A Pleasing Beethoven/Contemporary Mix


Beethoven’s intensely characterful music does not go with everything, but Ursula Oppens has made cogent and affecting Beethoven/contemporary mixes something of a recital signature. Monday evening at USC, the veteran pianist interspersed pieces from the “Carnegie Hall Millennium Piano Book” among three Beethoven sonatas, imparting insight and refreshment to an attentive audience in Newman Recital Hall.

Temporal dynamism was a strong connection. All of these pieces worked overtly with tempo and rhythm, parsing time through pulse and accent. The title of Chen Yi’s “Ba Ban,” for example, means “eight beats,” and octagonal patterns are expressed at every structural level of this vivid interpretation of a traditional Chinese tune, which ends with just the rhythm of the song fluttering in the upper register.

Metrical gamesmanship is a distinctive pillar of Elliott Carter’s style. His Two Diversions from the “Millennium Piano Book,” a collection of new pieces instigated by Oppens, open with dialectic interaction around an inconstant ostinato. The two contrasting spirits then develop simultaneously at opposite speeds, the one slowing as the other hastens.

Frederic Rzewski’s “The Days Fly By” is one piece from a rapidly growing suite that Oppens said now takes seven hours to play whole. Flamboyantly repercussive, it requires the pianist to rap aggressively on the body of the instrument as a narrow band of iterated pitches expands to engulf the whole keyboard, then contracts to its pitchless rhythmic essence.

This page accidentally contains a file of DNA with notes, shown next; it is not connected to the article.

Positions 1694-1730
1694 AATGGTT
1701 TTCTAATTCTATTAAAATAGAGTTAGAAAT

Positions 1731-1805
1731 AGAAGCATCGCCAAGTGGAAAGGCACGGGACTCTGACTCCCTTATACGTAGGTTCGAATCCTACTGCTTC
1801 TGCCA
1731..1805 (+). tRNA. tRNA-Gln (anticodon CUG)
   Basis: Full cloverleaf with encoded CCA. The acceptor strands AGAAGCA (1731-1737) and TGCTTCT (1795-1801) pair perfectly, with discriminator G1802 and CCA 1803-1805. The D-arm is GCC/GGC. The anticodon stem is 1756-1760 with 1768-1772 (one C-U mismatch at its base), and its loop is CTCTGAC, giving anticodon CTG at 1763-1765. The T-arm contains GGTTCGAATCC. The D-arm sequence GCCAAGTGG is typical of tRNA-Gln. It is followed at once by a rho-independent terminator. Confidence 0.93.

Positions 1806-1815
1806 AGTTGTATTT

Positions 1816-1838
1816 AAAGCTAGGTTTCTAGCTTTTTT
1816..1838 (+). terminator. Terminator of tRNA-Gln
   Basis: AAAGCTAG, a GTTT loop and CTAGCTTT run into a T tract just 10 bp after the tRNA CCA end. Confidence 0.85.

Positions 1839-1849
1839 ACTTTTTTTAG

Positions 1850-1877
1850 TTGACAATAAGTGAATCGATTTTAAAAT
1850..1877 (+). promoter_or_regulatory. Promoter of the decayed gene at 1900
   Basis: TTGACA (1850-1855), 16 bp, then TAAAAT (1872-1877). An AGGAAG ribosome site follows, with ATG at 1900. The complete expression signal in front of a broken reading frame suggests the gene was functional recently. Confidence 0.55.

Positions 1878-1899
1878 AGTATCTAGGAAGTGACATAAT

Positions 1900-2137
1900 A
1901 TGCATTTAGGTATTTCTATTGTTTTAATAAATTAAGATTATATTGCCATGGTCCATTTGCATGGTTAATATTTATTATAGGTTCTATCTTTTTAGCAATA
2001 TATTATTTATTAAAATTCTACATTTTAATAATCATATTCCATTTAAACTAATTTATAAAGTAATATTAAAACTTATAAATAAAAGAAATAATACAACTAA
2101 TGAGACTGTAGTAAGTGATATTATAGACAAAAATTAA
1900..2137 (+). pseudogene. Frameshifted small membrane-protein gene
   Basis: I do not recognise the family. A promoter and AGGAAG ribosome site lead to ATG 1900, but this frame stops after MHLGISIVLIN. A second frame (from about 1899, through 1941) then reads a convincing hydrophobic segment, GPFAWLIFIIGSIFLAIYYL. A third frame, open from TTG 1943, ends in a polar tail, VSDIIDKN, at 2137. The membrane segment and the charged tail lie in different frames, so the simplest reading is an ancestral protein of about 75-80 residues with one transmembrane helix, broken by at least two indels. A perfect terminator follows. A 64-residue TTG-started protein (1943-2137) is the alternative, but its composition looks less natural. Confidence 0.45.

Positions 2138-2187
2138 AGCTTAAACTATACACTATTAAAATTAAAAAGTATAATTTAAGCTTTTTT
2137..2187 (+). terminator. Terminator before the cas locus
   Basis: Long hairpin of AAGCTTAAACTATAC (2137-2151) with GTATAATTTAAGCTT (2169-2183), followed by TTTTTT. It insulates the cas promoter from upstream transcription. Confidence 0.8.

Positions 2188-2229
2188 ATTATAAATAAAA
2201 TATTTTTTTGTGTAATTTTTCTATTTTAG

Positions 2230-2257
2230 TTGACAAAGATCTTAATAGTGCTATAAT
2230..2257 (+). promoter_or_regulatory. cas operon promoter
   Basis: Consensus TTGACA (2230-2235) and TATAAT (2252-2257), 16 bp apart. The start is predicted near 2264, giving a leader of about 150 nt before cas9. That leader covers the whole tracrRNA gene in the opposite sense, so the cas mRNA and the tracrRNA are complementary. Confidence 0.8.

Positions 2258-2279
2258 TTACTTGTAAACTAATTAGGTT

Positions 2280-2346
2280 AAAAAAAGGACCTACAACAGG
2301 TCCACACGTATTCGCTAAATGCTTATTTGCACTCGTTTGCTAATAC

Beethoven’s rhythmic obsessions and abrupt metrical deflections were notorious among his contemporaries. Taken collectively, his sonatas No. 8 (“Pathetique”), No. 13 (the rarely heard “Sonata quasi una fantasia” partner to the “Moonlight”) and No. 26 (“Les Adieux”) form a sort of mega sonata reflecting on temporal issues through head, heart and dancing feet.

Oppens played it all with her usual acuity and pertinent passion. There were a few notes she would probably like to have back and momentary lapses of concentration in Two Diversions and “Les Adieux,” fleeting distractions from her direct engagement of audience and music. Her encore was a striking--literally--minimalist Toccata from the “Millennium Piano Book” by Louis Andriessen.

On Thursday, she joins pianist Vicki Ray and the Thornton Contemporary Music Ensemble in a program including Bartok’s Sonata for Two Pianos and Percussion.

* Thornton Contemporary Music Ensemble with Ursula Oppens, Thursday, 7 p.m., Alfred Newman Recital Hall, USC, [213] 749-7111). $4-$7.